Tuesday, 28 December 2010

I've got no unfinished sympathy at all...

It was around about this time that the DHSS decided that the welfare safety net was not actually designed to allow wasters in their mid 20's to sit around on their backsides fiddling with motorcycles, pretending to be in the music business and failing to learn the guitar.
These days of course I'm prepared to accept that it was after all designed to support the poor and underprivileged, and prevent the scenes of degradation that the country had seen in the 1920s.
At the time however it was harder to take. I had got away with it for three years, however, so I didn't have a great deal to complain about.
Damn, you Maggie Thatcher, and I was having so much fun, too.
My penchant for terrible business decisions reared its ugly head again, this time on its most spectacular occasion.
I was firmly convinced that the music business was ready for radical white boy soul punk, but I was approached by a chap who told me that he had just got back from London, where he had been to a few events which involved taking over warehouses and playing funk and dance tunes till the early hours.
These events were called "Raves" or "Warehouse Parties". He asked me If I would help organise a few in Bristol, but I turned him down. There was clearly no future in it. Last thing I heard he was heading for Ibiza with a camper van full of used tenners.
I was also contacted by a band who reckoned they were on to something big - a form of electronic dance music, which they called Trip-Hop, and wanted help promoting gigs. I turned them down too. After all, what sort of stupid name is Massive Attack?

There are nights when I don't wake up in a cold sweat about those decisions.
why, why must you haunt my dreams?

Well, there was a sort of recession on, and all the DHSS could manage to do was a successful attempt to force me into some sort of training.
This turned out to be that of riding the Morini to the Fishponds Skillcentre - a redundant army base turned into a selection of workshops - where we reluctant types were trained to become shoddy plumbers, brickies, hairdressers and, in my case, semi-skilled motor mechanics. Frankly I wasn't much good at it, but then neither were any of the other idiots on the course.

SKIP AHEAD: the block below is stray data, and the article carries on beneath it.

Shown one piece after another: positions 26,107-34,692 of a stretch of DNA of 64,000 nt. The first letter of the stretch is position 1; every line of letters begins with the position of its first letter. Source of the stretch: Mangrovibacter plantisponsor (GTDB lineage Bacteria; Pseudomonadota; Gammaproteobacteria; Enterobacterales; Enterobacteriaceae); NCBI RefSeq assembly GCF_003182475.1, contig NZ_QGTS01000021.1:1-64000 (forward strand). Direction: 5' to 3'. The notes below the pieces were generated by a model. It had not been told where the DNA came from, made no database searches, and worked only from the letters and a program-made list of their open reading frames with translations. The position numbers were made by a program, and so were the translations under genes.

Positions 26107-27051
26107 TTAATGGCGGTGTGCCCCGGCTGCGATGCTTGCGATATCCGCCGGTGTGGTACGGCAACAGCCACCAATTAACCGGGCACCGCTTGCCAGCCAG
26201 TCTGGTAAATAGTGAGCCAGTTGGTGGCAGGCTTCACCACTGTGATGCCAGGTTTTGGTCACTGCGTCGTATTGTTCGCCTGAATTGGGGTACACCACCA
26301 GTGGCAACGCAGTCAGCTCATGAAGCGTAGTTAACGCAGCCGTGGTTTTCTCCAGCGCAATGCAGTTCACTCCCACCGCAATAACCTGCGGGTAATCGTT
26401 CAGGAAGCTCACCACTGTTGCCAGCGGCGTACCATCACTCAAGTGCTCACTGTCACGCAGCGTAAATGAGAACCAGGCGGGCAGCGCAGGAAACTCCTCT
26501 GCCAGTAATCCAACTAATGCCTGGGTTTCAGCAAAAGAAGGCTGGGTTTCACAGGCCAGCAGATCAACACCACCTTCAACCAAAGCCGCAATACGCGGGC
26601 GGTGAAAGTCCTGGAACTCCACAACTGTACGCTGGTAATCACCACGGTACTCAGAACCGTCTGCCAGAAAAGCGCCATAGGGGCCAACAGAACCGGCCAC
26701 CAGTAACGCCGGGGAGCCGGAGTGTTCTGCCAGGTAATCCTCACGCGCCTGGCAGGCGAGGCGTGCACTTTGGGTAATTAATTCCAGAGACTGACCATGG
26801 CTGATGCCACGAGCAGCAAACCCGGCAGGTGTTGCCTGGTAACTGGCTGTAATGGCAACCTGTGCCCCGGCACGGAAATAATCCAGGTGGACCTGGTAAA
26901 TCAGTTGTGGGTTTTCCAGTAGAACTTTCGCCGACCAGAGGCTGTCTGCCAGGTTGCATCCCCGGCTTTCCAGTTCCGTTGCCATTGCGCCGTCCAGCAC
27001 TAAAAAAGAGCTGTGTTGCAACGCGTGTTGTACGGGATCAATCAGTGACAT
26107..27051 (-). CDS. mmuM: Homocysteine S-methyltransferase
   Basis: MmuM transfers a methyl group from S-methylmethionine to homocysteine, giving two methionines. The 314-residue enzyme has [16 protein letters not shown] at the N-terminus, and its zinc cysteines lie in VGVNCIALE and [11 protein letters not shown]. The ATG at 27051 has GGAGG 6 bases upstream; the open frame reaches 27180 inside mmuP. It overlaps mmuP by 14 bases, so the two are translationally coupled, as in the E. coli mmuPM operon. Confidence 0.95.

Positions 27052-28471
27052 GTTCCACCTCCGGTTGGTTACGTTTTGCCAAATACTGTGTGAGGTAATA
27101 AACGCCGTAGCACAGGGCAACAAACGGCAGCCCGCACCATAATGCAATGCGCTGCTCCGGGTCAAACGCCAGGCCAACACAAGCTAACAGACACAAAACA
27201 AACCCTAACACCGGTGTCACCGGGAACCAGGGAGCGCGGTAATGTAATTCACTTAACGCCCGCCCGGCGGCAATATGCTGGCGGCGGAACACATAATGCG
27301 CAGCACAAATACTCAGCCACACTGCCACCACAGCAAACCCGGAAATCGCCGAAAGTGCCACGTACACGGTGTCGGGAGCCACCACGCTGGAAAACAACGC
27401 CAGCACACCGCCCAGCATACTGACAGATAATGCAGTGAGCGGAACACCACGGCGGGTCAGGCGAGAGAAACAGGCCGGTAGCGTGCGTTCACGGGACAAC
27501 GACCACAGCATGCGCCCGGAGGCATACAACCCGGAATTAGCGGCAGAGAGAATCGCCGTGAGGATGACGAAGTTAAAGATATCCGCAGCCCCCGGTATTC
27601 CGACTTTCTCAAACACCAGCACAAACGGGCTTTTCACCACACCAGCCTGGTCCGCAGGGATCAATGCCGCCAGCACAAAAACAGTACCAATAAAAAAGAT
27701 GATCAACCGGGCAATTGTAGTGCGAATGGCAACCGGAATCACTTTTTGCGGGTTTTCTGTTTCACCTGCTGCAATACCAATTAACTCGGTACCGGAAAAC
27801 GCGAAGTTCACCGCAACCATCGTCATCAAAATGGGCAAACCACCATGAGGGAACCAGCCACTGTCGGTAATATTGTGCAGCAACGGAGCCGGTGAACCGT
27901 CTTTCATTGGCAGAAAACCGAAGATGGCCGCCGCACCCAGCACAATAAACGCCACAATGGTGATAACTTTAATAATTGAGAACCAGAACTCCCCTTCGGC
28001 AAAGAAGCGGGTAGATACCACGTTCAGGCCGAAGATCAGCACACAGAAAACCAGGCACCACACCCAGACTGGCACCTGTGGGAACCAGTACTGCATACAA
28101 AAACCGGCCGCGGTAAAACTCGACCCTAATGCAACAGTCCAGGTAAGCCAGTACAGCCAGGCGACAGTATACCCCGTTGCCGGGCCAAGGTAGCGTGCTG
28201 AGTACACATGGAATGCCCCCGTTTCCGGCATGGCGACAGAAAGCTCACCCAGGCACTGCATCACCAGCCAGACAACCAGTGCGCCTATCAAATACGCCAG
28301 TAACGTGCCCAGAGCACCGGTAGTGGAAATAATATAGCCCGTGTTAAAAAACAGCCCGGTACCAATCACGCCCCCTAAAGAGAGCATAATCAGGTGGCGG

I had become reasonably competent as a bike mechanic, but cars had all sorts of strange bits on them like distributors,  track rod ends and universal couplings.
To give you an example of how inept we all were, consider that I came first in the electrical wiring test. And I'm colour blind.
Then there was the bloke who connected the heater hose on the lecturers Peugeot to the brake servo pipe on the carb manifold.
This filled his engine with water the first time he started it up, and snapped a conrod.
None of us were likely to make onto the McLaren pit crew.
After “qualifying” (and I use the term advisedly) I spent a week in a Lada dealership and I then managed to get a job servicing Renaults.
The job involved the following - change the plugs, change the oil, change the filters, change the brake pads – whether they needed it or not.
I also learned how to put on a driveshaft boot – a horrid job, and how to fix a starter motor by the addition of a £5 electrical component, then spray it blue, and tell the punter you'd fitted a new one and charge them £75.
The chief mechanic wisely kept me away from anything more complex.

While I was there I bought an old Wolseley 1300 automatic which had been traded in.
oooo what a lovely brown!

It wasn’t that great, but seeing as it had only done 20,000 miles from new, still had its original plastic seat covers on and was 20 years old was bit of a bargain at £50.
It should have come with a compulsory flat cap and pipe, a tissue box on the back shelf and a subscription to Peoples Friend.
The automatic gearbox had a two or three second delay before it kicked in, which meant plenty of angry toots from behind at traffic lights.
And it was fitted with sports radial tyres at the front and 20 year old crossply tyres at the rear. This made for some very interesting handling characteristics.

I drove around in it for a bit and added 10,000 miles to it. Its low mileage and simple construction  meant it was incredibly reliable which also meant it was often pressed into service to transport people long distances, but it didn’t suit me at all.
So I sold it for a hefty profit - the first time that had ever happened.
At about the same time I gave up being a motor mechanic, which was just as well for all concerned.
Events culminated one day when I had got so bored with the job that I accidentally fitted a set of brake pads the wrong way round. The owner never got their hands on it, and the mistake was quickly rectified but it was clear that wielding spanners for a living was not for me, and before I killed someone by my cackhandedness, I left the motor trade to drive a van for a living instead.

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